This is what we need: people who are not stifled by the perceived limits of boundaries, people who inspire us….
In the academic world, Seamus was different, different to most academics. In what way? Well, he had a different philosophy.
He firmly believed in the practical and industrial aspects of engineering. Whilst he was very comfortable in a research environment and made outstanding contributions, he always wanted to go one or more steps further and to see the research translated into an industrial product or process.
For him it was not adequate to let it rest with academic papers. It was this philosophy that led him to taking out some numerous patents.
This quote from Seamus illustrates his vision:
"We need closer links between the engineering schools and industry . This tends to be frowned upon by many academics, but really when all is said and done, engineering is all about making useful things at a price that people can afford, and thus raising the 'well-offness' of the entire population”.
Today we talk about innovation and its importance. Some who talk of innovation do not really grasp the true meaning of the processes involved, from concept to design to manufacture to the market and to making the business work. Seamus knew these processes. He was an innovator in the true sense of the word.
I am confident that were he alive he would be in the thick of things with Minister Richard Bruton and the jobs in Ireland agenda.
We need people like Seamus more today than perhaps ever before.
Our country with the state it is in needs the bridge builder.
The person who has the ability to straddle across divide, who can handle interdisciplinarity, who can lead in developing the partnerships necessary between academia and industry.
In Ireland there is a great divide between Industry, academia, the public service sector: cultural divides, that are not acceptable in a country we so urgently need to now develop.
I myself left school at 16 to serve my time as an apprentice draughtsman and worked my way through the ranks to become an engineer.
I have enormous respect for the Timoney philosophy.
I also have enormous respect for those people who have skills in their heads, their eyes and their hands.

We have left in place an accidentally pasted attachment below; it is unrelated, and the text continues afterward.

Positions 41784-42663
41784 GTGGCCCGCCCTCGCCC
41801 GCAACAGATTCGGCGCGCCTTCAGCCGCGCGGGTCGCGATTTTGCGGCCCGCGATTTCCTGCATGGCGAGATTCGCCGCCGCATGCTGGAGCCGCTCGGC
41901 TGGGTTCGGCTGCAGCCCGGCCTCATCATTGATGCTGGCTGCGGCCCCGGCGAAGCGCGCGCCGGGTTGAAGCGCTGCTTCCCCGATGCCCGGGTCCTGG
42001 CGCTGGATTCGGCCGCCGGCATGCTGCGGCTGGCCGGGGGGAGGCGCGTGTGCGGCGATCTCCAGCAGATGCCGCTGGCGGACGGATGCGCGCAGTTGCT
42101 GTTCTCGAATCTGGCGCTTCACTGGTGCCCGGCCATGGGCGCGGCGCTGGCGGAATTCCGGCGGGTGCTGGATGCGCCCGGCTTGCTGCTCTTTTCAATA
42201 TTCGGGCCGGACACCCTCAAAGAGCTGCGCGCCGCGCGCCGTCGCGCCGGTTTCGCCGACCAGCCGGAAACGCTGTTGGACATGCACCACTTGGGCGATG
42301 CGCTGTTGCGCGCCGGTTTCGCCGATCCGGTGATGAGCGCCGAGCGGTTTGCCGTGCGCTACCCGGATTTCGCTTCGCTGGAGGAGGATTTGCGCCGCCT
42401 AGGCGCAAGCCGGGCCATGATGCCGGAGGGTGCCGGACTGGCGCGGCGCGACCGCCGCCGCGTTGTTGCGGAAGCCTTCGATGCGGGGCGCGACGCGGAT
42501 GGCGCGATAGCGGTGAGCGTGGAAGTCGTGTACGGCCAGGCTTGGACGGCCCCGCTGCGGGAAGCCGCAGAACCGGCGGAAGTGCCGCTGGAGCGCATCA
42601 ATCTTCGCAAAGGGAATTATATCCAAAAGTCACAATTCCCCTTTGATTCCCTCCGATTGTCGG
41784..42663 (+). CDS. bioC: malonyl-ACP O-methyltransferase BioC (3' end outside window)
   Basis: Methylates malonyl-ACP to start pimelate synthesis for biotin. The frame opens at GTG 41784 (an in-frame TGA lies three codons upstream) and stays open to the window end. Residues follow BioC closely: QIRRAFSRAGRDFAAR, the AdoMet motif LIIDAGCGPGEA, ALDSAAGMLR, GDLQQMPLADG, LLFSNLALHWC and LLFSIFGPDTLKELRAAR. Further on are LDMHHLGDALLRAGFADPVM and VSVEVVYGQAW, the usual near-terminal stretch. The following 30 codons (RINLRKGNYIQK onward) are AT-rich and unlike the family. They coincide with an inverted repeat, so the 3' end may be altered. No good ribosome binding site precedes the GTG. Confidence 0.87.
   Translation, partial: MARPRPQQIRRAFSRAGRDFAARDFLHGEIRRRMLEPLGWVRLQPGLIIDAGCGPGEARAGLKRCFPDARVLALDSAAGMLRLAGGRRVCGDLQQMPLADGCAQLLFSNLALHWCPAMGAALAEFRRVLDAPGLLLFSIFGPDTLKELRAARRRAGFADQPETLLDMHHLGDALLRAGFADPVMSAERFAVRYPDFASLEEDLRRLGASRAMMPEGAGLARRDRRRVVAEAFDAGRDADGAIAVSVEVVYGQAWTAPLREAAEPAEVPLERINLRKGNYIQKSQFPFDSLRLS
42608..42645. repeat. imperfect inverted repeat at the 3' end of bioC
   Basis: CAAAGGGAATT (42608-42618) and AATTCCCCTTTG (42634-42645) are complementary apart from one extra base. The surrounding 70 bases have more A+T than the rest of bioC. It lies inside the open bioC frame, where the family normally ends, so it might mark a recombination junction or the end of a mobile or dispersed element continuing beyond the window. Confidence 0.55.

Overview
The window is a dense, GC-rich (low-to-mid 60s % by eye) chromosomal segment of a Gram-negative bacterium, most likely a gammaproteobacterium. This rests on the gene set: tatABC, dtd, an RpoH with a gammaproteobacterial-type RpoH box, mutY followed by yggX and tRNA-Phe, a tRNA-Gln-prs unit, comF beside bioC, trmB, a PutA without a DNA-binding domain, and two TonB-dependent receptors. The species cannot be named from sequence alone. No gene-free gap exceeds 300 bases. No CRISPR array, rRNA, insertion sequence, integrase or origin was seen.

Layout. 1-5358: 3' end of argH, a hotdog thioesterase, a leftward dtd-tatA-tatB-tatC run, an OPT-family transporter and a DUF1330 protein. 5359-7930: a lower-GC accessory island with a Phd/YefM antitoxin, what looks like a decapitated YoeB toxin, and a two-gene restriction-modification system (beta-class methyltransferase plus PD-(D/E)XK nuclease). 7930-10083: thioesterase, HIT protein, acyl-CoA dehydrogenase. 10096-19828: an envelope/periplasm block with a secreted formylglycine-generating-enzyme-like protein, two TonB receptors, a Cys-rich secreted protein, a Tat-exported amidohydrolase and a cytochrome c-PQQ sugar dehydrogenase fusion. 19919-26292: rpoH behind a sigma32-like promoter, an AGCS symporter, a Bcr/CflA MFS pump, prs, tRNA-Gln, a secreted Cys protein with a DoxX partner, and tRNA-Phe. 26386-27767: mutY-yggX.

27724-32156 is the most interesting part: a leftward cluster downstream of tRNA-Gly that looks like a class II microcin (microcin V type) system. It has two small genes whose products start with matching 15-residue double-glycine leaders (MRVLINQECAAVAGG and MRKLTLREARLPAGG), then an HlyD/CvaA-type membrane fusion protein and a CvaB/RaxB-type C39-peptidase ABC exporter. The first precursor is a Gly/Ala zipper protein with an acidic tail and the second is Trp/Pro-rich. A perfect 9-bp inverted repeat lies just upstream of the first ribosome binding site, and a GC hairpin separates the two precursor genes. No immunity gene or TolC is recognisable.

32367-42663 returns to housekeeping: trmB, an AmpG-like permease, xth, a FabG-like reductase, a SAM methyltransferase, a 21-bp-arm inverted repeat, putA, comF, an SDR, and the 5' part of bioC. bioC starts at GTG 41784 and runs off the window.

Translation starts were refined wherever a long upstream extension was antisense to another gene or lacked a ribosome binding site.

My wish is to leave a legacy behind which is even half as positive as the one Seamus left us with.
A wink and a thumbs up sign ….. this was Seamus Timoney, my predecessor, a truly outstanding academic and industrial personality.
Thank you. John Killeen and Paul Harman for the invitation to speak here tonight and I wish you enjoyable and successful deliberations.
Dr Gerry Byrne
Seamus Timoney, BE, PhD, DSc, FEng, FSAE, FIMechE, FIEI
Born: Galway 1926
Lecturer Mechanical Engineering University College Dublin 1954-65
Professor of Mechanical Engineering 1979 – 91
Chairman Timoney Technology Group 1971-1990
Died: Pamplona Spain 11 November 1991
Dr Gerry Byrne
Gerry is a mechanical engineer and succeeded Professor Seamus Timoney as Professor of Mechanical Engineering and Head of Department at UCD in 1993.
He left school at 16 years of age and began his career as an apprentice draughtsman at ARUP in Dublin. He trained with the ESB as a mechanical engineering technician and then continued to take his degrees in engineering.
In 1983 he went to Germany and undertook a PhD at the Technical University Berlin. He worked as a divisional manager at Mercedes Benz in southern Germany before returning (after a total of 10 years in Germany) to Ireland and to the UCD post.
He was been involved since the early days in the development of the OpenHydro Group which is developing tidal stream turbines and has been on the Board of Directors of this company for the last 7 years.